Canada’s Steel Safeguards
Canada first imposed countermeasures only on the US. Those came in the form of a 25% surtax on certain steel products, 10% surtax on certain aluminum products and 10 % surtax on other affected products including but not limited to many types of food, herbicides, insecticides, kitchenware, home appliances, and stationary.
Next Canada challenged the US’s tariffs at the WTO Dispute Resolution Board, which several nations have now joined.
Finally, ostensibly fearing a diversion of steel imports to Canada, Canada has now begun its own steel safeguards inquiry and has added a 25% surtax on 7 types of steel goods coming from certain countries: 1) energy tubular, 2) heavy plate, 3) hot-rolled sheet, 4) pre-painted steel, 5) concrete rebar, 6) wire rod, 7) and stainless steel wire.
Canada’s Safeguards Are Now Overreaching…
While the countermeasures against the US appear to be tit-for-tat politics, there appears to be less wisdom in the implementation of the steel safeguards. Certain nations are exempt, however, some nations with which Canada has a free trade agreement are not. The Canadian government’s approach has made even less sense due to the non-exemption of specific goods within a class even if they are not manufactured in Canada.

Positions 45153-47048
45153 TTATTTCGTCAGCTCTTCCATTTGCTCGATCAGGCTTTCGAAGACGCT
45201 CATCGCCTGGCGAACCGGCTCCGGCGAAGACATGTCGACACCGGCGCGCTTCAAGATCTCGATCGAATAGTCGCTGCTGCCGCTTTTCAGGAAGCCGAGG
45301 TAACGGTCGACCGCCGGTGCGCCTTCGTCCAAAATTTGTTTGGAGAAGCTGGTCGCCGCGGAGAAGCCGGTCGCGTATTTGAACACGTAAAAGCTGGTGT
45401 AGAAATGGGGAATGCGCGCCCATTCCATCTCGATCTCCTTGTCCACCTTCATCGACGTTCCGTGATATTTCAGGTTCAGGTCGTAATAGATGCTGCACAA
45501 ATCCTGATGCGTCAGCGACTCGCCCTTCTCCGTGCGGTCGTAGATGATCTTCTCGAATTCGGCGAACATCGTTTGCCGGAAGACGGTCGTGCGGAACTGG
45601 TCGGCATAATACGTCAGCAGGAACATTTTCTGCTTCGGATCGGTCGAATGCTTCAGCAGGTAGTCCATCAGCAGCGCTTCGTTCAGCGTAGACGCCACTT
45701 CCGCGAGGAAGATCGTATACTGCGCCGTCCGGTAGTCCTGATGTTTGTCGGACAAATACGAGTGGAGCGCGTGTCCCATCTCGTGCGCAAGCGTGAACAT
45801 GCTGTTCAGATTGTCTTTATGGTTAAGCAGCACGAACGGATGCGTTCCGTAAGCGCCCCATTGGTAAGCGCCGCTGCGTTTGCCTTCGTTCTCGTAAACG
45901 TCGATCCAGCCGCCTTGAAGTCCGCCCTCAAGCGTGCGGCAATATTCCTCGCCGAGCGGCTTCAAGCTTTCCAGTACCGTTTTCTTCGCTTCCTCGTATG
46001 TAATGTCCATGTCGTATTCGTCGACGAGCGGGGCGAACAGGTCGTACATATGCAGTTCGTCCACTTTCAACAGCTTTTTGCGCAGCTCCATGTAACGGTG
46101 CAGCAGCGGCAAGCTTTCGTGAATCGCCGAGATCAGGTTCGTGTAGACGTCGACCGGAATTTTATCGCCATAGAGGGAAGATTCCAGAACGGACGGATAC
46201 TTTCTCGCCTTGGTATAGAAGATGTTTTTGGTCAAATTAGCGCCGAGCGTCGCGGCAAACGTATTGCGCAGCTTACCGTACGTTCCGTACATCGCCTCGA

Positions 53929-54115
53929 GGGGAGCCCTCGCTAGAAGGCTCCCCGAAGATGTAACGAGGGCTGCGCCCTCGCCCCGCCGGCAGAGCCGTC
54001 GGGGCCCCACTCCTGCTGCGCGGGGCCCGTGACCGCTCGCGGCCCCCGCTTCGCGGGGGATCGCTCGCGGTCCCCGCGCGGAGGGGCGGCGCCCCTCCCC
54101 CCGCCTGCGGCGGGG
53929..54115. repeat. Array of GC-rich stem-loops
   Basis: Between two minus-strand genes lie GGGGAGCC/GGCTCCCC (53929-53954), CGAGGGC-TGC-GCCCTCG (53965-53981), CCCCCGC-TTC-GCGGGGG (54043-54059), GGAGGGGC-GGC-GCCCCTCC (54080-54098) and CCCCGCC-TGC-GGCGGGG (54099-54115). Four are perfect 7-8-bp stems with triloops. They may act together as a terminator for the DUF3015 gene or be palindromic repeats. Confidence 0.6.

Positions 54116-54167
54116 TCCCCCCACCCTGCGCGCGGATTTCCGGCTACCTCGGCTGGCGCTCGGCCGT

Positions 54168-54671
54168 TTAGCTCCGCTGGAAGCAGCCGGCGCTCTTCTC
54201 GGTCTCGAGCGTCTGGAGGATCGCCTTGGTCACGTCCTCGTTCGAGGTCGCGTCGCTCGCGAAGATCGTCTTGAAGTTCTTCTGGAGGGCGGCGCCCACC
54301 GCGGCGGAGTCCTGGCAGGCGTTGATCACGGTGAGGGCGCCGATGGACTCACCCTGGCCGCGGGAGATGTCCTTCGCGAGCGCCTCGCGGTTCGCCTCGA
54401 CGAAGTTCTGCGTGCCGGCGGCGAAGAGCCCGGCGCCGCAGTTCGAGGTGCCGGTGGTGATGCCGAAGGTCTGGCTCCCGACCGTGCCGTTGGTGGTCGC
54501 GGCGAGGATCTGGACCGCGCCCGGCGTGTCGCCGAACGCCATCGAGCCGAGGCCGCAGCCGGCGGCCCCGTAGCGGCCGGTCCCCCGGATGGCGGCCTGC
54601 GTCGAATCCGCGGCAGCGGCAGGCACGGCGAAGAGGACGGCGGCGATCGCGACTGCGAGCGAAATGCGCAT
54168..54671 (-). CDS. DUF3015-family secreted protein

There is a balance to be struck – at the very least goods that are NOT manufactured in Canada ought to be exempted from safeguards (i.e. surtaxes). Moreover, exemptions could be made for areas I which Canadian producers are unable to keep up with demand. However, it remains to be seen whether wisdom will prevail within the Canadian government as the CITT has provided for neither of these exemptions and has gone for an all-or-nothing approach.
There is a fine line between protecting one’s own industries and depriving the Canadian market of essential goods for which there is a demand. The Canadian government appears to have crossed that line with no regard to the needs of Canadian consumers and every bit of attention paid to Canada’s steel industry.
At the time this article is being written the safeguards inquiry’s public hearing are taking place, and we can expect the report to be published on April 3, 2019.
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